Tony Zhou’s masterful "Every Frame a Painting" series returns to take on Drive, Nicolas Winding Refn’s 2011 film starring Ryan Gosling and Carey Mulligan, once described by the late Roger Ebert as "an elegant exercise in style."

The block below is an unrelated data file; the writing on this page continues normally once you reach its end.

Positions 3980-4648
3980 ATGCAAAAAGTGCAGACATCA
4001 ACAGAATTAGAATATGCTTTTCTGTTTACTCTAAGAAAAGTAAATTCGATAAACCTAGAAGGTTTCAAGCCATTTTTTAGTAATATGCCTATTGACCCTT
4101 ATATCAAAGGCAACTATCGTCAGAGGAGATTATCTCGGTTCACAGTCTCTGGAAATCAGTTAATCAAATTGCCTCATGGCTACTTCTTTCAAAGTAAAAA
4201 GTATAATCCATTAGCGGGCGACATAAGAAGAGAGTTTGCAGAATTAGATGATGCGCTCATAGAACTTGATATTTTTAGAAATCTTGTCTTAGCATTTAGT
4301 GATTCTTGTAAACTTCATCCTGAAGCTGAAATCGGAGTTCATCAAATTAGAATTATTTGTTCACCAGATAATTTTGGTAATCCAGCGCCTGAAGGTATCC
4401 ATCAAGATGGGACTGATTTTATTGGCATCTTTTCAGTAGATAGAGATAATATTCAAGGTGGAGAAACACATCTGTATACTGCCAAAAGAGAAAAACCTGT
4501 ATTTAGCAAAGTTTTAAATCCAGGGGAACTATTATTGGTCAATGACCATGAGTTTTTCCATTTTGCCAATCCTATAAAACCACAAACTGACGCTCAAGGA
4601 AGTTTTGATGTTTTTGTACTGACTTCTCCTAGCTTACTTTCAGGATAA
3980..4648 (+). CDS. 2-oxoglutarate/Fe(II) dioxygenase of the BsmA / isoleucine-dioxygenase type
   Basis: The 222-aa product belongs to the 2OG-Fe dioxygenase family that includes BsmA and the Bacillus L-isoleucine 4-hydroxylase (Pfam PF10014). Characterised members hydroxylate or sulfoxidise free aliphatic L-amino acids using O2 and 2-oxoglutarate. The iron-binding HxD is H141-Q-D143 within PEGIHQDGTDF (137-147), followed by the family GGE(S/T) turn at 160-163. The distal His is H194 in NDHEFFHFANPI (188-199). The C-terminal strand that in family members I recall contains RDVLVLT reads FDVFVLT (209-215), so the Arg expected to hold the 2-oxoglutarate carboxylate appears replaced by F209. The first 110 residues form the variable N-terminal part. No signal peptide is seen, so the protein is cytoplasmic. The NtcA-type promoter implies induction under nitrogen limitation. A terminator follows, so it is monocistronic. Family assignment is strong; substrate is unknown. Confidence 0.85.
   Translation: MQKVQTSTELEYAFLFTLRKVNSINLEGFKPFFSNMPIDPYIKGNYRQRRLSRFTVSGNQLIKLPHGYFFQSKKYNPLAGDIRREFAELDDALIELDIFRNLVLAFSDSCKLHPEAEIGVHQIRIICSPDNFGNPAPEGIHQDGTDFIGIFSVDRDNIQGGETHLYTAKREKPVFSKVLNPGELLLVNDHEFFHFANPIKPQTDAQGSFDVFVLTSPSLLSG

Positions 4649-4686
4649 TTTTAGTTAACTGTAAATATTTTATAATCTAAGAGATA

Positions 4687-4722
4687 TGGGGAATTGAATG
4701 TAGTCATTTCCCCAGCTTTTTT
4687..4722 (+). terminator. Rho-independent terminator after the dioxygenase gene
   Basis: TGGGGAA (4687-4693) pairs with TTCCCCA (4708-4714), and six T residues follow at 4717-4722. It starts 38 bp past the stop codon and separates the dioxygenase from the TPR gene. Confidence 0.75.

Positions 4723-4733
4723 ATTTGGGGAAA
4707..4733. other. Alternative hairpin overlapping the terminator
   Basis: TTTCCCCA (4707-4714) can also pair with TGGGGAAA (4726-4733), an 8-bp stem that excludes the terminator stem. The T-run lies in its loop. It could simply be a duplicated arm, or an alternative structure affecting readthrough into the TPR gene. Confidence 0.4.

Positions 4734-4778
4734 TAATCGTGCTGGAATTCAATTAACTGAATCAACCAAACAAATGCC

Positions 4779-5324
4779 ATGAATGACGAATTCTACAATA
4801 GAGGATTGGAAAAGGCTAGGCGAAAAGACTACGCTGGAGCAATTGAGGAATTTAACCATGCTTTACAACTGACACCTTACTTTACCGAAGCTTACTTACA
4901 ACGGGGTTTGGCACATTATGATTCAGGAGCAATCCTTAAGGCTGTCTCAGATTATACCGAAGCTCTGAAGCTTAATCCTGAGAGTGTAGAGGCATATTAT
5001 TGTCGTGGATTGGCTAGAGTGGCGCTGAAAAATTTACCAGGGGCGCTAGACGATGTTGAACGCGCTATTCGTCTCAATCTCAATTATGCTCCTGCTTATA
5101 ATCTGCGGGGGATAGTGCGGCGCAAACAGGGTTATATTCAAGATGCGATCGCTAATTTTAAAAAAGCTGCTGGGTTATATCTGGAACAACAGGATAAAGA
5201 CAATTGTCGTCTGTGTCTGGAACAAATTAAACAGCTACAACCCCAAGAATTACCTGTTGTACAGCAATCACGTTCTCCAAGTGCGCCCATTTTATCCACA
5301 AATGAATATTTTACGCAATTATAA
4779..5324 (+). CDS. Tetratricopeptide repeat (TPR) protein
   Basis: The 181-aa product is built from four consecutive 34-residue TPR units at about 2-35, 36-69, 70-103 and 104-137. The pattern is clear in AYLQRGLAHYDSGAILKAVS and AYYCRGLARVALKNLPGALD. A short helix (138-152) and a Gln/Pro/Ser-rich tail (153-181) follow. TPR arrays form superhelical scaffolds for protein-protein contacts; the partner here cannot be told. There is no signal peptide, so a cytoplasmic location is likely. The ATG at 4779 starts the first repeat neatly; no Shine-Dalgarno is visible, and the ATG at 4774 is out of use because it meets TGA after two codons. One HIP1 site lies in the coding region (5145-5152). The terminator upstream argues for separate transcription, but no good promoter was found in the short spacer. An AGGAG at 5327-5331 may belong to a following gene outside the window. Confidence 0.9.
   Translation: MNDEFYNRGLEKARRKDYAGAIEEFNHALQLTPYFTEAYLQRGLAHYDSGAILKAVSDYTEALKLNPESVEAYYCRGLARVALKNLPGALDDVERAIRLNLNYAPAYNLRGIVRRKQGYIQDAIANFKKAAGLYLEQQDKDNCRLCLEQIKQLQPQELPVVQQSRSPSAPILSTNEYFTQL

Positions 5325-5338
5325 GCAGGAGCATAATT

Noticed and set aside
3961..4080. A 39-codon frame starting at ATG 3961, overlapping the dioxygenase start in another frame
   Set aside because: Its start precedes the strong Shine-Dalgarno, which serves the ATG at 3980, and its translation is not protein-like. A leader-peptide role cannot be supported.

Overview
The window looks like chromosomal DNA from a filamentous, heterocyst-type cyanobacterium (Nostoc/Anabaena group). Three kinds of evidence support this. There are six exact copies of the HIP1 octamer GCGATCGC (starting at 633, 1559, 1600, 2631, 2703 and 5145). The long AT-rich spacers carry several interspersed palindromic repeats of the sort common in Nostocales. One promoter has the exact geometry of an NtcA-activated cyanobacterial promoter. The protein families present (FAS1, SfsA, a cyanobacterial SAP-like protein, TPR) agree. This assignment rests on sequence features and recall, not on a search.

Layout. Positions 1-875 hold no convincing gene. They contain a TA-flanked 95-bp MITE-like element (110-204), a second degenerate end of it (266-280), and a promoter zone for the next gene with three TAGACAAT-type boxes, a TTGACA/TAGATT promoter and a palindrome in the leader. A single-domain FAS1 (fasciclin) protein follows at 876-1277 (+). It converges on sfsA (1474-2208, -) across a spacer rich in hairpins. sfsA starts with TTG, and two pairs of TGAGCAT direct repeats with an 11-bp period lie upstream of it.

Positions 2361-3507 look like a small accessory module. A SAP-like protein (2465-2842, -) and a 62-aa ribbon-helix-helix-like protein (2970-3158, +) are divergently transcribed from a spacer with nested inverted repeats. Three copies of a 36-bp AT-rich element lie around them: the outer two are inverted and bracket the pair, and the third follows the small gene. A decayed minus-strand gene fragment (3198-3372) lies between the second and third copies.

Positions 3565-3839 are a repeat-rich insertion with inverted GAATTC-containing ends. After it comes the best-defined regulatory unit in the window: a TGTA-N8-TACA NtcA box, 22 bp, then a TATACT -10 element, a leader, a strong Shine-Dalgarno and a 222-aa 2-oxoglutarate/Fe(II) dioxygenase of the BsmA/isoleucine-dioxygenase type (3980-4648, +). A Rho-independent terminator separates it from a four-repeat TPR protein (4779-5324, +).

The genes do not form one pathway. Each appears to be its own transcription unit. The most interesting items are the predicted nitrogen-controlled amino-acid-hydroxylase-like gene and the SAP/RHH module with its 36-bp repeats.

Zhou shows how the film comes "alive" by taking a few scenes and dividing them into quadrants, demonstrating how Refn uses an otherwise conventional storytelling tool to do unconventional things. Shots that split the actors left and right help tell two different stories at the same time. Splitting top to bottom helps the characters show their inner feelings through gestures and fidgeting in a way that faces and dialogue can't. The effect makes Drive predictable and unpredictable at the same time, and stands in stark contrast to the geometric perfection of Wes Anderson films.